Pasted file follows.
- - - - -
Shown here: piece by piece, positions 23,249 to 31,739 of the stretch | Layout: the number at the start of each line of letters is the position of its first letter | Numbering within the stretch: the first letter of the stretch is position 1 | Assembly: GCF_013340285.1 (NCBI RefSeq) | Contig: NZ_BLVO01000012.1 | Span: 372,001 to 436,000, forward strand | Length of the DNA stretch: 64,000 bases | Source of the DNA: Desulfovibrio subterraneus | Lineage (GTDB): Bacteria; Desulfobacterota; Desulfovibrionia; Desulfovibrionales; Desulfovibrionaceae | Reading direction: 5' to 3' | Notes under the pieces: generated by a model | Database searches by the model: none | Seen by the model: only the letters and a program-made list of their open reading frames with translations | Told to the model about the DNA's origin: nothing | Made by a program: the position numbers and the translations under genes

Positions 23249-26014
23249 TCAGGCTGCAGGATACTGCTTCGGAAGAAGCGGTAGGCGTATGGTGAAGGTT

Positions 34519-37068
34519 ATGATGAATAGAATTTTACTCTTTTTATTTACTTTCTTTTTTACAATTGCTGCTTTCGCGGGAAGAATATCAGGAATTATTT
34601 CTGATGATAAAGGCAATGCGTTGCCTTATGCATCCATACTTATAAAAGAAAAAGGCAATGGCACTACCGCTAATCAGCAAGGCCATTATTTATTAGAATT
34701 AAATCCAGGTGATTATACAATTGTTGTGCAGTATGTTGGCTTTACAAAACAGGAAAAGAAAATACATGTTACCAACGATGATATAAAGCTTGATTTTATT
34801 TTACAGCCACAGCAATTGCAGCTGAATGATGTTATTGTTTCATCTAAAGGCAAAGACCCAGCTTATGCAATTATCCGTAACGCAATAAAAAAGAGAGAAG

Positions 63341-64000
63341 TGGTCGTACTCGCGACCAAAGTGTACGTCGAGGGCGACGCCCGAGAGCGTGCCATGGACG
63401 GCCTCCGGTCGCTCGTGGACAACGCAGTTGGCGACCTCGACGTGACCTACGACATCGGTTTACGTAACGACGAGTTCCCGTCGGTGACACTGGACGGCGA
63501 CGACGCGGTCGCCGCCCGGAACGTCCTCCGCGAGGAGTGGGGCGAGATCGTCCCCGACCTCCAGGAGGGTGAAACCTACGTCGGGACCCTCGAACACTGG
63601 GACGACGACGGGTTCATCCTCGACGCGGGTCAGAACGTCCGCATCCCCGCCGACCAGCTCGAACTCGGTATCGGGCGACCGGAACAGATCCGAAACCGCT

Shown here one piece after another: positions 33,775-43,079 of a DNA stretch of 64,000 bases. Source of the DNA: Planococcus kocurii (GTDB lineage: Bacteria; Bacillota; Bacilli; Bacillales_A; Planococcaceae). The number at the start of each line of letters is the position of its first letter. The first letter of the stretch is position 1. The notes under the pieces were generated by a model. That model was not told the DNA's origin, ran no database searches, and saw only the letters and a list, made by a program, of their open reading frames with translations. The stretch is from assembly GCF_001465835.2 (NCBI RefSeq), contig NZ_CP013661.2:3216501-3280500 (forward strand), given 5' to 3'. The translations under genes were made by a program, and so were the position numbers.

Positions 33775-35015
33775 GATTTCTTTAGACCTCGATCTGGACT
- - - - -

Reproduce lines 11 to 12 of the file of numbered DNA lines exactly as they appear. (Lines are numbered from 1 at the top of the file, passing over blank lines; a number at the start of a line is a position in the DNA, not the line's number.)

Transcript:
63401 GCCTCCGGTCGCTCGTGGACAACGCAGTTGGCGACCTCGACGTGACCTACGACATCGGTTTACGTAACGACGAGTTCCCGTCGGTGACACTGGACGGCGA
63501 CGACGCGGTCGCCGCCCGGAACGTCCTCCGCGAGGAGTGGGGCGAGATCGTCCCCGACCTCCAGGAGGGTGAAACCTACGTCGGGACCCTCGAACACTGG